The current production of Tennessee Williams’ Baby Doll at the Lillian theatre is a bold experiment. The challenge was to turn the infamous 1956 film, which had been banned most everywhere for being pornographic, into a viable stage piece. First it should be said that Williams, though the author, had little to do with the film which was directed by Elia Kazan and largely rewritten by him. Whether it was because Williams wanted Marilyn Monroe for the title character or some other reason is unknown but the movie went ahead with Carol Baker, Karl Malden, and Eli Wallach. Kazan went on to win a Golden Globe for direction and the film was nominated for four more Golden Globes as well as four Academy Awards and four Bafta Awards.
What was so controversial in the late ’50s, though not as controversial today, still packs a punch. The story concerns Archie Lee Meighan, a failing, bigoted, middle-aged cotton gin owner who had been married to a childlike 19-year-old virgin, aka Baby Doll. In order to marry her Meighan had to promise her daddy that they wouldn’t consummate the marriage until Baby Doll’s 20th birthday, which, in the play, is the next day. Baby Doll sleeps in a crib, sucks her thumb, and wears a scanty nightie while Meigham looks at her through a peephole.
Meanwhile Archie has cheated a neighbor, the Sicilian Silvo Vacarro, whose more modern cotton gin has taken away Archie’s business, by burning it down. Silva decides to take revenge by seducing and bedding Baby Doll. Archie is deceived and is arrested for burning down Silvo’s gin thanks to an affidavit that Silva managed to get Baby Doll to sign where she implicates Archie as the arsonist.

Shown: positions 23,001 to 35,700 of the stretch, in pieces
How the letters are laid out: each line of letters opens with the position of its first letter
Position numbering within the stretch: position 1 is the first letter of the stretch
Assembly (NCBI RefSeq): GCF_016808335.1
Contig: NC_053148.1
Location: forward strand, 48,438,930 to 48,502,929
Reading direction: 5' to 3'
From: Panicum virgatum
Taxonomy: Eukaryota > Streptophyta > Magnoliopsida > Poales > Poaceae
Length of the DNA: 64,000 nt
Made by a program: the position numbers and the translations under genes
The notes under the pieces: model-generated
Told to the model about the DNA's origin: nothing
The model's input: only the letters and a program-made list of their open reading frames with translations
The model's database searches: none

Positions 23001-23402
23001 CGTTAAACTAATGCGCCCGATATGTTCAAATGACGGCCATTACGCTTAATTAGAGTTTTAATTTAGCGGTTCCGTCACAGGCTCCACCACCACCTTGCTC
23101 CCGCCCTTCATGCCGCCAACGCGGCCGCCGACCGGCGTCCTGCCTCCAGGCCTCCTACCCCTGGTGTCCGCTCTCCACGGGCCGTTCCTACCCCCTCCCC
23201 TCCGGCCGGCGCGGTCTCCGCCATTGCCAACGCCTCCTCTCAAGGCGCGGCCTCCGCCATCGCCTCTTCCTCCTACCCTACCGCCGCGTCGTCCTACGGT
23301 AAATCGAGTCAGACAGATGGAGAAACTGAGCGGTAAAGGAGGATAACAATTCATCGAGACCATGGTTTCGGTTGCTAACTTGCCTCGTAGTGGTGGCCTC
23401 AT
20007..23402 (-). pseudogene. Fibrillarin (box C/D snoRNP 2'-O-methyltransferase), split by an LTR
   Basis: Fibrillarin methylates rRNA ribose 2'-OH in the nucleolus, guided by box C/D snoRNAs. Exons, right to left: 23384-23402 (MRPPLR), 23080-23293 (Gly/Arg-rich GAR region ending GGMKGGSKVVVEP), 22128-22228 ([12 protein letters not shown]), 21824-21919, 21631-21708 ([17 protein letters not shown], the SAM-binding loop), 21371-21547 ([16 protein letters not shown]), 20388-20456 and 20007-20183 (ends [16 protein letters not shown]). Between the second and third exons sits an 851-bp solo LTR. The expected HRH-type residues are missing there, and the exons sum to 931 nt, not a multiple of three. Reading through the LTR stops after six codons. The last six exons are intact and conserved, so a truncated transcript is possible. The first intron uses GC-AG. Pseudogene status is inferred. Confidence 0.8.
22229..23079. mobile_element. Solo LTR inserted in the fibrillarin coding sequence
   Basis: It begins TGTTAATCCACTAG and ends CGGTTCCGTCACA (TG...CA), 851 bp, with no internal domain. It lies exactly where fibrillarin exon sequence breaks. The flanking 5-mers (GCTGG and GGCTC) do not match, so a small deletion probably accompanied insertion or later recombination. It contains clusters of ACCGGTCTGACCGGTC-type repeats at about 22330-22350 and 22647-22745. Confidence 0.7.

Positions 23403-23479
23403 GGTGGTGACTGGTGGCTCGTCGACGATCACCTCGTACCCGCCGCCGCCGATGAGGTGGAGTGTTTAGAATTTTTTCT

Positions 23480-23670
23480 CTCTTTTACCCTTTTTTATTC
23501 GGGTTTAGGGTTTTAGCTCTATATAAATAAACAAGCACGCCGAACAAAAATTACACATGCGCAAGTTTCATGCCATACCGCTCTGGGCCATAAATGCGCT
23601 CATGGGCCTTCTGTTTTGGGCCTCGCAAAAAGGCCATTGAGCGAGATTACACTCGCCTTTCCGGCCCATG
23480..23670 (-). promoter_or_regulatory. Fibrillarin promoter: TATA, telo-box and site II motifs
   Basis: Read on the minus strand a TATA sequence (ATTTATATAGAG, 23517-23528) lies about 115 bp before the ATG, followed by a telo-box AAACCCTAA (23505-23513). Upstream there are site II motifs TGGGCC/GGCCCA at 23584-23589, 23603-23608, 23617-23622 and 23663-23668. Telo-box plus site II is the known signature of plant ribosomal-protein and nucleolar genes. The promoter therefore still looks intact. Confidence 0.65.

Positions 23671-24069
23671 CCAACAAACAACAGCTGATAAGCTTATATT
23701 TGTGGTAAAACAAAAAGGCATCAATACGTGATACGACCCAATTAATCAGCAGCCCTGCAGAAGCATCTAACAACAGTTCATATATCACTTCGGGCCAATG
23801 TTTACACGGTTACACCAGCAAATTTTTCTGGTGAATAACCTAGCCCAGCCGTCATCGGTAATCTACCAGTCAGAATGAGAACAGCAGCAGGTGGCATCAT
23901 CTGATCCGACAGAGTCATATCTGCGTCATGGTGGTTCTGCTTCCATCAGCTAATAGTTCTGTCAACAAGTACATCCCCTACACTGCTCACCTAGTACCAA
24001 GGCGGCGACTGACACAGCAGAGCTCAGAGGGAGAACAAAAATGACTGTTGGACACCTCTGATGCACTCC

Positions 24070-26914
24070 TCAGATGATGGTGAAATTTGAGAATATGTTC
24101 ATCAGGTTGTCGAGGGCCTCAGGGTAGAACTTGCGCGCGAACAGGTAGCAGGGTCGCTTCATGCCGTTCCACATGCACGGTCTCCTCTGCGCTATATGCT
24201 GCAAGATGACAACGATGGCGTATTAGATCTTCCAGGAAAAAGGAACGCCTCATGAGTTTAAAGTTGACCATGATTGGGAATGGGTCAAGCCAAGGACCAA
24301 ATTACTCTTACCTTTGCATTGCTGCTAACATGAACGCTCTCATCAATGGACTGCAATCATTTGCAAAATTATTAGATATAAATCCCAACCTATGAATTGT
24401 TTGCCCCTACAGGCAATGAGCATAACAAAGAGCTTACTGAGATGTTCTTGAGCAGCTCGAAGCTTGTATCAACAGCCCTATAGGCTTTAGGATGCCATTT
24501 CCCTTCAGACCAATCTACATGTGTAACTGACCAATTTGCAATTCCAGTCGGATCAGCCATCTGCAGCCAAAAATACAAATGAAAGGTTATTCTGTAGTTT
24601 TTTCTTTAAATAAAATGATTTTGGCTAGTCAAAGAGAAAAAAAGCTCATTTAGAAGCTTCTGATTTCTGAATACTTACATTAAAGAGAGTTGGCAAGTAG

The play‘s plot still stirs and the audience gets caught up in the action and sexual tension. The production, however, leaves something to be desired. Joel Daavid, who designed as well as directed the show, was frankly better as a designer than as a director. At times the acting got out of control, especially with Archie (Tony Gatto) who just let it all hang out. That is fine for rehearsal but in performance it lacks shape and subtlety. Daavid does better by Baby Doll (Lulu Brud) and Silvo (Ronnie Marmo) who both do creditable and often mesmerizing turns as their characters.
Director Daavid also chose to do some creative nonsense with the rest of the cast. At the beginning we find them hung on a clothesline and when they are released they walk around like zombies, though I think they were supposed to be ghosts. They are released from the clothesline by Aunt Rose (a delightful and scene-stealing Jacque Lynn Colton). While I applaud the experiment I was disappointed in the outcome. Baby Doll will play at the Lillian Theatre until Dec. 18th.